The Institute for Sustainable Development (ISD) works with communities across Ethiopia to implement sustainable agricultural practices and improve rural livelihoods. Founded in 1996, ISD stresses the exchange of traditional and modern knowledge through research and shared experiences. ISD encourages youth to engage in Indigenous farming methods and supports the exchange of technical knowledge. Doing so helps promote both cultural practices and preserve biodiversity.
11. La Vía Campesina (International)
Operating internationally in 81 countries, La Vía Campesina brings together millions of people including peasants, smallholder farmers, landless peoples, and Indigenous peoples in support of peasant agriculture. Through some of their key efforts, they promote food sovereignty, protect workers’ rights, and take action towards environmental justice. In support of agroecology, La Vía Campesina fights to maintain seed diversity among peasant farmers.
12. Navdanya International (India)
Navdanya International was created to defend seed and food sovereignty around the world. By promoting seed conservation, Navdanya International is able to protect biodiversity and encourage sustainable practices. Over the past 30 years, Navdanya International has conducted research on biodiversity-based agroecological farming to highlight ways agroecology can increase nutrition and farmer income while maintaining soil health and conserving water.
O Centro de Technologias Alternativas da Zona da Mata (CTA-ZM) was founded in 1987 to promote agroecological methods specifically adapted to the Zona da Mata in Minas Gerais, Brazil. Together with farmers, peoples from traditional communities, universities, and other organizations, CTA-ZM works in all aspects of agroecology. Focus areas include policy and advocacy, access to knowledge, the implementation of agroecological farming models, and women and youth empowerment.
14. Prolinnova (International)
Prolinnova is an international network of organizations and individuals that uses a farmer-led approach to develop agroecological practices. The network has created a culture of innovation and mutual learning among various stakeholder groups to support and implement environmentally sound techniques. Prolinnova’s network includes members from Asia, Africa, and Latin America who work to address issues such as climate change, food security, and water management.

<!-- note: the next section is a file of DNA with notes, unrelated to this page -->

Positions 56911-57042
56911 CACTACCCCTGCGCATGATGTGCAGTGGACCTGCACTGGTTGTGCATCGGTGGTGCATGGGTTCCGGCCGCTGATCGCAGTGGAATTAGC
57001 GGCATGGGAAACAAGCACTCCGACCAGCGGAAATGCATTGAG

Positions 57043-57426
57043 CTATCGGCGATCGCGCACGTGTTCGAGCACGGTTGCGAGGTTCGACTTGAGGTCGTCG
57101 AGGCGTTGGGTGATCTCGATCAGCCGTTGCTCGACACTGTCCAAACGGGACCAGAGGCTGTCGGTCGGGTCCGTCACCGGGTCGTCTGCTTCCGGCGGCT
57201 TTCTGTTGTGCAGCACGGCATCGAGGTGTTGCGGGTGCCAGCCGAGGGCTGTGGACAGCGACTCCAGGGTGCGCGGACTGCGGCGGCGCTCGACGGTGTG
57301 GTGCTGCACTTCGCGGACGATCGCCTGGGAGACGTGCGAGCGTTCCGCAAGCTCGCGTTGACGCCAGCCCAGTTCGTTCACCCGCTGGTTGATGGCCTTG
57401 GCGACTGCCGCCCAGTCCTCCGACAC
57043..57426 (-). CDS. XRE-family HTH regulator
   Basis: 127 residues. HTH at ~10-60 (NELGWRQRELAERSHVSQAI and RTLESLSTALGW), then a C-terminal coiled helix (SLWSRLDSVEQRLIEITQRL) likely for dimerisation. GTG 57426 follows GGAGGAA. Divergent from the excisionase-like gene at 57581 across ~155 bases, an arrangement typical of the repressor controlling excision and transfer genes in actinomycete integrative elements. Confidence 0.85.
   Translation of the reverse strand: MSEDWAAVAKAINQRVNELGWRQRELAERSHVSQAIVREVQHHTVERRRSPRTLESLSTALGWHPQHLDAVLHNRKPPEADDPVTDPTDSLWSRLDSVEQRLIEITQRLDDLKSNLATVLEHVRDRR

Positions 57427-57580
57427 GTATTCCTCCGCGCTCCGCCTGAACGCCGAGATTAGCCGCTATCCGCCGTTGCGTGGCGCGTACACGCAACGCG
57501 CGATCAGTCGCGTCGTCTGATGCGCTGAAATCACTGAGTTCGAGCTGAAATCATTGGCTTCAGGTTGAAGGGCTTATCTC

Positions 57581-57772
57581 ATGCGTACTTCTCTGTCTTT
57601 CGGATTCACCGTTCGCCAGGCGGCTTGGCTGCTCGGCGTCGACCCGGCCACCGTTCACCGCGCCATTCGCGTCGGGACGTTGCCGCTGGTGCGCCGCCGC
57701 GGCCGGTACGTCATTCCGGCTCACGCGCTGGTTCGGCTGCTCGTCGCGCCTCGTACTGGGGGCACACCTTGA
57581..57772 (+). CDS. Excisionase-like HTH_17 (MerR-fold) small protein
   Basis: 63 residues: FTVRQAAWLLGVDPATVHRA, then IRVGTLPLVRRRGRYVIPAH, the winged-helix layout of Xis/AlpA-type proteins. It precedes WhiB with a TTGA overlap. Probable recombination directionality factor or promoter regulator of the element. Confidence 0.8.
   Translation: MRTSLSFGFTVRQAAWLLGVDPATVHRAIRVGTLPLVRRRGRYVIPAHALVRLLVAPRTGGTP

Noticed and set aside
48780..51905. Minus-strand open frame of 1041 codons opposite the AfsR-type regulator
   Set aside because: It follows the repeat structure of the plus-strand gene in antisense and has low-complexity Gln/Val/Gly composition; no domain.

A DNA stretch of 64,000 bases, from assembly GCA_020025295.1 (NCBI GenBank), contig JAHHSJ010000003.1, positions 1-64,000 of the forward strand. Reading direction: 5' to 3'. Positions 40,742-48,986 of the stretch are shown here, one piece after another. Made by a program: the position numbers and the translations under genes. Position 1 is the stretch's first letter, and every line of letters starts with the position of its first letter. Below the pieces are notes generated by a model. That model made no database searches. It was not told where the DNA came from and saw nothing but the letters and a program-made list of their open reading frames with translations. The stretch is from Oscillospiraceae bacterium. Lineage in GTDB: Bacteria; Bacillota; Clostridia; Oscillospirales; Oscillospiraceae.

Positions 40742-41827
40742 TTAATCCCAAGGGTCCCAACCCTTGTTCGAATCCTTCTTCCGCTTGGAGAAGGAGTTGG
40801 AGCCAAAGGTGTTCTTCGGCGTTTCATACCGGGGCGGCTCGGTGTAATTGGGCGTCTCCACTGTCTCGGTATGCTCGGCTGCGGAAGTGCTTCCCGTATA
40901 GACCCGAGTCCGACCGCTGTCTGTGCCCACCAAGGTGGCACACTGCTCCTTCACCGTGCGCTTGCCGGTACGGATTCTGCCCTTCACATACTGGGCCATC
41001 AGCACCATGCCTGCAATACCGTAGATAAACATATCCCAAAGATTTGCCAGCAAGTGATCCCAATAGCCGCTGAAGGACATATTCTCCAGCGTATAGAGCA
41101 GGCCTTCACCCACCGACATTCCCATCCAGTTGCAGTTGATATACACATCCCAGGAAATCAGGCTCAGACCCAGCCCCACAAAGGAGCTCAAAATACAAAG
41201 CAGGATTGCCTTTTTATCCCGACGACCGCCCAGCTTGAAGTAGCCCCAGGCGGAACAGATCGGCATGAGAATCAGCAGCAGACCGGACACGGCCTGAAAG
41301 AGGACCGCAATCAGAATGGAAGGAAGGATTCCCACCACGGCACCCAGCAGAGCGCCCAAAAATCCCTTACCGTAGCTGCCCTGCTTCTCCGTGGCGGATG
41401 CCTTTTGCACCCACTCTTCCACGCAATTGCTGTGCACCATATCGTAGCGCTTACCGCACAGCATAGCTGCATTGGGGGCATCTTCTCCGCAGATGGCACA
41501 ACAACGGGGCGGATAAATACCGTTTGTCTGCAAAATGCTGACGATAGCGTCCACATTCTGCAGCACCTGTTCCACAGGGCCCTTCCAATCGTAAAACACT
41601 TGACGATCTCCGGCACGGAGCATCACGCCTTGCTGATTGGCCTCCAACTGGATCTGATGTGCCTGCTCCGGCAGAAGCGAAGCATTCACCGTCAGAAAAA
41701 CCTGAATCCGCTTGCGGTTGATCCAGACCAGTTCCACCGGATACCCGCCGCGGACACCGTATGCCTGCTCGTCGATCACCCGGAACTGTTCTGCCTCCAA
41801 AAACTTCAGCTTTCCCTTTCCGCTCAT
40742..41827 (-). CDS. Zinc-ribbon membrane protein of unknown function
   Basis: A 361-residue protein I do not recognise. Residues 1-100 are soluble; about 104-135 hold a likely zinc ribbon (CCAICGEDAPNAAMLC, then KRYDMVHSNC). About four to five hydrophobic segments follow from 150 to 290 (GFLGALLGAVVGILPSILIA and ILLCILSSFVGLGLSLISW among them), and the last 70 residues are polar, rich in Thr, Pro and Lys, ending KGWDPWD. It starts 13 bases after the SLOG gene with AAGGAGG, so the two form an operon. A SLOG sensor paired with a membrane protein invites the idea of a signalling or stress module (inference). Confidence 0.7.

15. Sociedad Cientifica Latinoamericana de Agroecologia (Latin America)
Sociedad Cientifica Latinoamericana de Agroecologia (SOCLA) is dedicated to promoting agroecology to maintain a sustainable food system in Latin America. One of the main goals of SOCLA is to coordinate and facilitate teaching and research related to the multiple aspects of agroecology. Some of SOCLA’s focus areas include food sovereignty, sustainability, and socio-ecological resilience to climate change.
16. Soils, Food and Healthy Communities (Malawi)
Based in Malawi, Soils, Food And Healthy Communities (SFHC) works with over 6,000 smallholder farmers to build sustainable, healthy, and equitable communities through agroecology. SFHC believes in farmer-led experimentation while encouraging the use of Indigenous crops and sharing of knowledge. Along with technical knowledge, SFHC also conducts workshops on social issues such as gender equity and engages with HIV/AIDS affected community members.
17. Traditional Native American Farmers Association (North and South America)
The Traditional Native American Farmers Association (TNAFA) was founded in 1992 following an intertribal meeting between Native farmers and elders. Elder farmers expressed concern over the loss of seed diversity in their tribes as well as a lack of interest in farming among Indigenous youth. Working with Indigenous communities across Arizona and New Mexico such as the Tesuque and Pojoaque pueblos, TNAFA develops and implements educational programming to address these issues and promote family farming as an answer to industrial agriculture. These efforts are aimed at both adult farmers and youth in order to ensure a bright future for sustainable agriculture.
18. Wageningen University and Research (The Netherlands)
The Wageningen Plant Research Institute is a multifaceted research institute at Wageningen University and Research (WUR). The Institute’s Agroecology and Technology Fieldlab facilitates multidisciplinary research to develop nature-inclusive and regenerative agricultural systems. Examples of research areas at the Fieldlab include organic farming, strip cropping, and agroforestry.